Chapters (7)

  1. Cohen, R. (2015). Towards a quantitative feminist sociology: the possibilities of a methodological oxymoron. In McKie, L. and Ryan, L. (Eds.), An End to the Crisis of Empirical Sociology? Trends and Challenges in Social Research (pp. 117–135). London: Routledge. ISBN 978-1-138-82867-4.
  2. Cohen, R.L., Hardy, K., Sanders, T. and Wolkowitz, C. (2013). The Body/Sex/Work Nexus: A Critical Perspective on Body Work and Sex Work. Body/Sex/Work (pp. 3–27). Macmillan Education UK. ISBN 978-1-137-02190-8.
  3. Sanders, T., Cohen, R.L. and Hardy, K. (2013). Hairdressing/Undressing: Comparing Labour Relations in Self-Employed Body Work. Body/Sex/Work (pp. 110–125). Macmillan Education UK. ISBN 978-1-137-02190-8.
  4. Cohen, R.L. (2011). Time, Space and Touch at Work: Body Work and Labour Process (Re)Organisation. Body Work in Health and Social Care: Critical Themes, New Agendas (pp. 19–35). ISBN 978-1-4443-4987-0.
  5. Twigg, J., Wolkowitz, C., Cohen, R.L. and Nettleton, S. (2011). Conceptualising Body Work in Health and Social Care. Body Work in Health and Social Care: Critical Themes, New Agendas (pp. 1–18). ISBN 978-1-4443-4987-0.
  6. Cohen, R.L. (2008). Work relations and the multiple dimensions of the work-life boundary: Hairstyling at home. In Warhurst, C., Eikhof, D.R. and Haunschild, A. (Eds.), Work less, live more? (pp. 115–135). Palgrave MacMillan. ISBN 978-0-230-53560-2.
  7. Cohen, R. Types of work and labour. In Gall, G. (Ed.), HANDBOOK ON THE POLITICS OF LABOUR, WORK AND EMPLOYMENT London: Edward Elgar Publishing Limited.

Journal articles (14)

  1. Cohen, R.L. (2020). ‘We’re not like that’: Crusader and Maverick Occupational Identity Resistance. Sociological Research Online, 25(1), pp. 136–153. doi:10.1177/1360780419867959.
  2. Bozkurt, Ö. and Lara Cohen, R. (2019). Repair work as good work: Craft and love in classic car restoration training. Human Relations, 72(6), pp. 1105–1128. doi:10.1177/0018726718786552.
  3. Cohen, R.L. (2019). Spatio–Temporal Unboundedness: A Feature, Not a Bug, of Self-Employment. American Behavioral Scientist, 63(2), pp. 262–284. doi:10.1177/0002764218794781.
  4. Cohen, R.L., Hardy, K. and Valdez, Z. (2019). Introduction to the Special Issue: Everyday Self-Employment. American Behavioral Scientist, 63(2), pp. 119–128. doi:10.1177/0002764218794786.
  5. Cohen, R.L. and Wolkowitz, C. (2018). The Feminization of Body Work. Gender, Work & Organization, 25(1), pp. 42–62. doi:10.1111/gwao.12186.
  6. Cohen, R.L. (2014). Playing with Numbers: Using Top Trumps as an Ice-Breaker and Introduction to Quantitative Methods. Enhancing Learning in the Social Sciences, 6(2), pp. 21–29. doi:10.11120/elss.2014.00030.
  7. Cohen, R.L. (2013). Femininity, Childhood and the Non-Making of a Sporting Celebrity: The Beth Tweddle Case. Sociological Research Online, 18(3).

    [publisher’s website]

  8. Cohen, R.L., Hughes, C. and Lampard, R. (2011). The methodological impact of feminism: A troubling issue for sociology? Sociology, 45(4), pp. 570–586. doi:10.1177/0038038511406599.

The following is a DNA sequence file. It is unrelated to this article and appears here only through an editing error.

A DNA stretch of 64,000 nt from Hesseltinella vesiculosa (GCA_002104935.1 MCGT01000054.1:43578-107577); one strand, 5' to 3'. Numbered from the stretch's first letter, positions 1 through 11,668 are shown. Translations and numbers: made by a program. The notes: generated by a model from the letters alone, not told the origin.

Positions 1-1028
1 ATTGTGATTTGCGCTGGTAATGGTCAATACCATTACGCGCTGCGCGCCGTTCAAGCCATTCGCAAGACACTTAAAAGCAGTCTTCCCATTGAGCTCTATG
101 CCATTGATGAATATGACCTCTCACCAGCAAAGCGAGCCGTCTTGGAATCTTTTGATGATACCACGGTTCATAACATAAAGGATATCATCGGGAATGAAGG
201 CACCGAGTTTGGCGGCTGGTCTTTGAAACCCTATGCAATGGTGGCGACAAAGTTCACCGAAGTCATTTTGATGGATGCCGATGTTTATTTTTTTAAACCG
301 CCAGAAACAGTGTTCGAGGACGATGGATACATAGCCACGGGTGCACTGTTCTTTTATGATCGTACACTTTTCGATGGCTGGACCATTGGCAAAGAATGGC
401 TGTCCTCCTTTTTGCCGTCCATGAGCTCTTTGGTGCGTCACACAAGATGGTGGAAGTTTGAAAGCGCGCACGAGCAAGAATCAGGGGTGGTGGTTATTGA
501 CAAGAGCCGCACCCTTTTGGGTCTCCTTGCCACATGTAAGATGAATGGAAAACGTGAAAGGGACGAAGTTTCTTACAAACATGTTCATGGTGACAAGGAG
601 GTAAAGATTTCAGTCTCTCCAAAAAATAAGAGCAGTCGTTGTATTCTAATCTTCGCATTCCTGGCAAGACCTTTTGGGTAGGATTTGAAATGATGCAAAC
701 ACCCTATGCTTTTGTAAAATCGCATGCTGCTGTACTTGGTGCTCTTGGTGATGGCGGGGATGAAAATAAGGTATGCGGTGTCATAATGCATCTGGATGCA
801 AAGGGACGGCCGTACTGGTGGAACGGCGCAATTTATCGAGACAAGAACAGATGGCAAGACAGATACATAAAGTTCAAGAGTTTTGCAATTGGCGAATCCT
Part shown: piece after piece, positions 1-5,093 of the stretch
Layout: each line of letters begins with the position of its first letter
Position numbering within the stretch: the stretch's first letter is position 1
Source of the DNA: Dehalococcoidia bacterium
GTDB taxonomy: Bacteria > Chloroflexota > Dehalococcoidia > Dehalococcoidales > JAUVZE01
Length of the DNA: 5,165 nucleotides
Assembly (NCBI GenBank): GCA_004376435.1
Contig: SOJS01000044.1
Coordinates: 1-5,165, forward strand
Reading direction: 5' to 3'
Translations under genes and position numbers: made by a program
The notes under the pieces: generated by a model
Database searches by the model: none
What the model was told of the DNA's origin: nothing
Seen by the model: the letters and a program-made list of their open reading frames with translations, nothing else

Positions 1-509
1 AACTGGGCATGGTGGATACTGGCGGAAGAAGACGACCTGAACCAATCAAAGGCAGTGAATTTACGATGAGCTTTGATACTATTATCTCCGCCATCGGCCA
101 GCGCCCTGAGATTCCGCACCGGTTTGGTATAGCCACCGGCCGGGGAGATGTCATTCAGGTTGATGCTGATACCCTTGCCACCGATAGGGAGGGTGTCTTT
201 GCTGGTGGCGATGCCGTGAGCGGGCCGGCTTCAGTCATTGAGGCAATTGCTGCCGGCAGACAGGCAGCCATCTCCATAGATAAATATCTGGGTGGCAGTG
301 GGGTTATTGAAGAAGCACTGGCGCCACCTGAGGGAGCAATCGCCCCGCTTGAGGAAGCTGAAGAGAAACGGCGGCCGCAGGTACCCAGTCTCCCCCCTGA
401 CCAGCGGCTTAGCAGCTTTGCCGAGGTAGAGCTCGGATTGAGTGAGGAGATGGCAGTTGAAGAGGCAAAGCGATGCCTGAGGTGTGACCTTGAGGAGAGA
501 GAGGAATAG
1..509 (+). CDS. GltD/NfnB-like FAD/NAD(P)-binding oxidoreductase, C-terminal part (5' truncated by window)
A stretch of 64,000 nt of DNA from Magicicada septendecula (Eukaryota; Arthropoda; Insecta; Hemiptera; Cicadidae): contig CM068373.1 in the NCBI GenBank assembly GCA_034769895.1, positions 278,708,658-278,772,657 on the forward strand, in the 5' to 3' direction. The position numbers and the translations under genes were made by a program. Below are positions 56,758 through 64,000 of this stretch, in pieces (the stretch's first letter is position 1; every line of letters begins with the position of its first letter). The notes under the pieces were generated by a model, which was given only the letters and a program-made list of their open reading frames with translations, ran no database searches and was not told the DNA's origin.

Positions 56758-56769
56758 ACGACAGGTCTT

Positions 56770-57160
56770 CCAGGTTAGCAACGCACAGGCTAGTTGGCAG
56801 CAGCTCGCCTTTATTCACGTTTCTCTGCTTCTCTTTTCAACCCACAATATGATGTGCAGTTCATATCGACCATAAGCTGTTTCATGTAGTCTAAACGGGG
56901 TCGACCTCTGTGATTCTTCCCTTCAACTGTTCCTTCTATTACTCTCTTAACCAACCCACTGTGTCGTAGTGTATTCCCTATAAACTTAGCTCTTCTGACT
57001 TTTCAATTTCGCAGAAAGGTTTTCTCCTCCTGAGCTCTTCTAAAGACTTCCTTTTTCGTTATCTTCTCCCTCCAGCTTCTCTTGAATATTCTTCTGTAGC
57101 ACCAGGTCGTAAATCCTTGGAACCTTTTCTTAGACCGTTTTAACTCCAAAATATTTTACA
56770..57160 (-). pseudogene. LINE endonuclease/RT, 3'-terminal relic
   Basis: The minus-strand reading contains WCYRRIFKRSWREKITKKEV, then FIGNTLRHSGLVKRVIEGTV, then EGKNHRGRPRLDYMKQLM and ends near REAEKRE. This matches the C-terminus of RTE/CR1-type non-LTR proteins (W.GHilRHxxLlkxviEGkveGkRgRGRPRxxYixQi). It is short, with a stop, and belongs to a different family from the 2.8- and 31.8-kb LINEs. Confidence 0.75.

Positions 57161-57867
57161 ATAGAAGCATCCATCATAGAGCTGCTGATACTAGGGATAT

9. Cohen, R.L. (2011). Time, space and touch at work: Body work and labour process (re)organisation. Sociology of Health and Illness, 33(2), pp. 189–205. doi:10.1111/j.1467-9566.2010.01306.x.
  10. Twigg, J., Wolkowitz, C., Cohen, R.L. and Nettleton, S. (2011). Conceptualising body work in health and social care. Sociology of Health and Illness, 33(2), pp. 171–188. doi:10.1111/j.1467-9566.2010.01323.x.
  11. Hughes, C. and Cohen, R.L. (2010). Feminists really do count: The complexity of feminist methodologies. International Journal of Social Research Methodology, 13(3), pp. 189–196. doi:10.1080/13645579.2010.482249.
  12. Cohen, R.L. (2010). When it pays to be friendly: employment relationships and emotional labour in hairstyling. SOCIOLOGICAL REVIEW, 58(2), pp. 197–218. doi:10.1111/j.1467-954X.2010.01900.x.
  13. Cohen, R.L. (2010). Rethinking 'mobile work': Boundaries of space, time and social relation in the working lives of mobile hairstylists. Work, Employment and Society, 24(1), pp. 65–84. doi:10.1177/0950017009353658.
  14. Cohen, R.L. (2008). Changing Places of Work - By Alan Felstead, Nick Jewson and Sally Walters. British Journal of Industrial Relations, 46(3), pp. 557–559. doi:10.1111/j.1467-8543.2008.00690_2.x.


Undergraduate 2013/2014

Sociology in Action, Quantitative Analysis of Research Data, Work and Workers in the 21st Century

Postgraduate 2013/2014

Analysing Data - Quantitative and Qualitative Approaches

Other Activities

Editorial activity (3)

  1. European Journal for Cultural and Political Sociology, Editorial Board Member, 2013 – present.
  2. Work, Employment and Society, Editorial Board Member, 2010 – present.
  3. Radical Statistics, Editor.

Online articles (4)

  1. UK Self-Employment Boom: Why This Labour Market Trend is Worrying. (2014). International Business Times
  2. Crises in care: compassion and body work. (2015). Discover Society
  3. #RealBurghley isn’t about Damian Lewis or class war. It’s about our brilliant school. (2016). The Guardian
  4. CareRooms initiative is another assault on domestic labour. (2017). The Conversation